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Archive for the tag “Easter Message”

Re-imaging Worship

Several years ago, my Pastor had a vision for the future of the Church. He believed the Church would once again be as it was in the beginning – small gatherings in homes; studying scripture, singing praises and then eating together – sharing life together. Soon after the vision, he began a teaching program called Solutionary – to help the membership (well, those who signed up for the classes) learn how to lead a house church. Through the years since, the vision has morphed into missional communities – small groups meeting together regularly, driven by a single purpose to help the community in a specific way.

As I was contemplating this Easter without any of my family – either my biological or my church family – I realized this maybe the first of a new normal. This thought brings some real grief. I have ever been without my family for an Easter celebration. I also realized during this season of forced solitude, I don’t do worship well by myself. I join the online experience, but I can’t seem to get into a worship rhythm with the worship team. This new normal feels wrong somehow. Worship is supposed to be a joint effort, right?

The thought of a house church really appeals to me right now. How about you? But what if we’re months away from another in-person gathering? What if our new normal is small gatherings where we are forced to stay within twenty or less people? What if I have to worship alone for another few months? That’s a lot of what ifs and I can get a bit freaked out if I think about the possibilities too long.

My spirit has felt a bit dry lately even though I have been in God’s Word every day for the last fifteen years or so. I have been in Bible studies. I have going to the church building for our weekly gatherings up until these last couple of weeks. However, something seems to be missing. Maybe I am just going through the motions without really connecting with God. Maybe this forced solitude is to reconnect with my Lord and Savior. Maybe this is a great time to refresh and reconnect and to learn to worship properly without the others around me to influence my worship.

I was reminded a week or so ago from a message by Francis Chan about the worship experience being an act focused on God, not us. He said breaking bread and drinking from the Cup was central to the act of worship in the early Church. It is an act of remembrance of what Jesus did for us on the cross. His body was broken for us. His blood was poured out for us. Jesus told His disciples to remember Him in this way.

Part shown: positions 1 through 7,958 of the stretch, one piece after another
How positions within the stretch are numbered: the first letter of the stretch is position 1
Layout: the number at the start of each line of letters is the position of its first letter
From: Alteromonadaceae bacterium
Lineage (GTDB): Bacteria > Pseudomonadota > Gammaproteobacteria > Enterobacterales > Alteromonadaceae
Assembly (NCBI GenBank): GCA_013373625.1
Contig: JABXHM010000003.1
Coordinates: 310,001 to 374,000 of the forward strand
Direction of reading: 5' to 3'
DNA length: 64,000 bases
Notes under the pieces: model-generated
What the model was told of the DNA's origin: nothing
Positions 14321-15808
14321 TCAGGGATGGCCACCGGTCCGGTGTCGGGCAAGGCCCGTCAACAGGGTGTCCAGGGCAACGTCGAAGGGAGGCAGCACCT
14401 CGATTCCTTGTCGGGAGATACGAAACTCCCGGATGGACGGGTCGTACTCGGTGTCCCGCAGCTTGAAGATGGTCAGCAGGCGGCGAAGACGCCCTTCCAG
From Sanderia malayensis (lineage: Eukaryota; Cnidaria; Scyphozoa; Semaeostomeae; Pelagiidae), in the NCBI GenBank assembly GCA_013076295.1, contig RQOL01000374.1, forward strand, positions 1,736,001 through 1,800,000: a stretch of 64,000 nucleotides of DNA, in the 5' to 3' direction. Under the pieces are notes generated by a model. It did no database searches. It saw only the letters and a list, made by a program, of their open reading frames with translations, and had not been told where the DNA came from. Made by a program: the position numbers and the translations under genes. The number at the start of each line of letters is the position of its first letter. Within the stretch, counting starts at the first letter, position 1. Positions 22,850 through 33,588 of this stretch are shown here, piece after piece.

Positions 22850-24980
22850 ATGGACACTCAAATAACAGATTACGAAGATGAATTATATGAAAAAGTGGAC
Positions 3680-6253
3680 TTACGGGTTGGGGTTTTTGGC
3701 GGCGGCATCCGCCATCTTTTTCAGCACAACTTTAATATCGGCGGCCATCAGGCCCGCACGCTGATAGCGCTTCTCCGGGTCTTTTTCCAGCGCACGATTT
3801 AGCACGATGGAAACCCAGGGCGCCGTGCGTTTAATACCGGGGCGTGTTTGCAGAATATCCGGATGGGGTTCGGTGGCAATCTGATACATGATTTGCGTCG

Communion should not be taken lightly. This is an act of reverence for what God did for us. He sent His Son to the cross for us. And Jesus’ death was a harsh by suffocation alone, but He was brutalized by flogging and beaten with sticks before He was nailed to the cross. I don’t think we get how offensive sin is to God. Jesus’ death should be our evidence of what God thinks of sin. If not for Jesus, we would have to suffer an eternal punishment for our sins.

According to God’s Law, sin is removed by a blood sacrifice of a perfect lamb. Jesus’ blood had to spill in order for our guilt of sin to be paid. Jesus said from the cross – it is finished – an accounting term meant “paid in full.” One and done. The Perfect Lamb was sacrificed and our sins were washed away. No more eternal punishment for those who believe in Jesus’ sacrifice for our sins! Praise Jesus for what He has done for us!

However, we have to own up to what we’ve done. It’s our sin debt Jesus paid. We have to agree with Jesus – we did not meet His standard. We are guilty. Every time we take communion we come to the table acknowledging our sins before Jesus. But as we lay those sins down, we pick up the bread give thanks for what He has done for us and drink His offering of the Cup that was poured out for us. We come to the table humbled before Him. We go away from the table cleansed by His blood.

Worship should not be taken lightly either. Francis Chan explained in his message, we are actually joining the angels and the ones in heaven in their worship time. We come together to worship, but we are actually slipping in through the back door to join in the worship of God the Father and worshiping Jesus as Lord. The angels are already doing this worship experience non-stop in heaven.

Revelation 4 and 5 show us their worship experience. One day we will be in that crowd of worshippers. But today, while still here on earth, our voices join theirs. They are already on their knees singing Holy, Holy, Holy is the Lord Almighty. We are the backup singers. And our worship should be God-focused. He is worthy. Our hearts should be turned in His direction. Our voices are lifted to the throne room of God.

We may have to do our worship experience a little differently this year, but it is still an act that pleases God. I may be alone in my living room, but I am joining together with the rest of the Body. It’s a spiritual act and one I should not take lightly.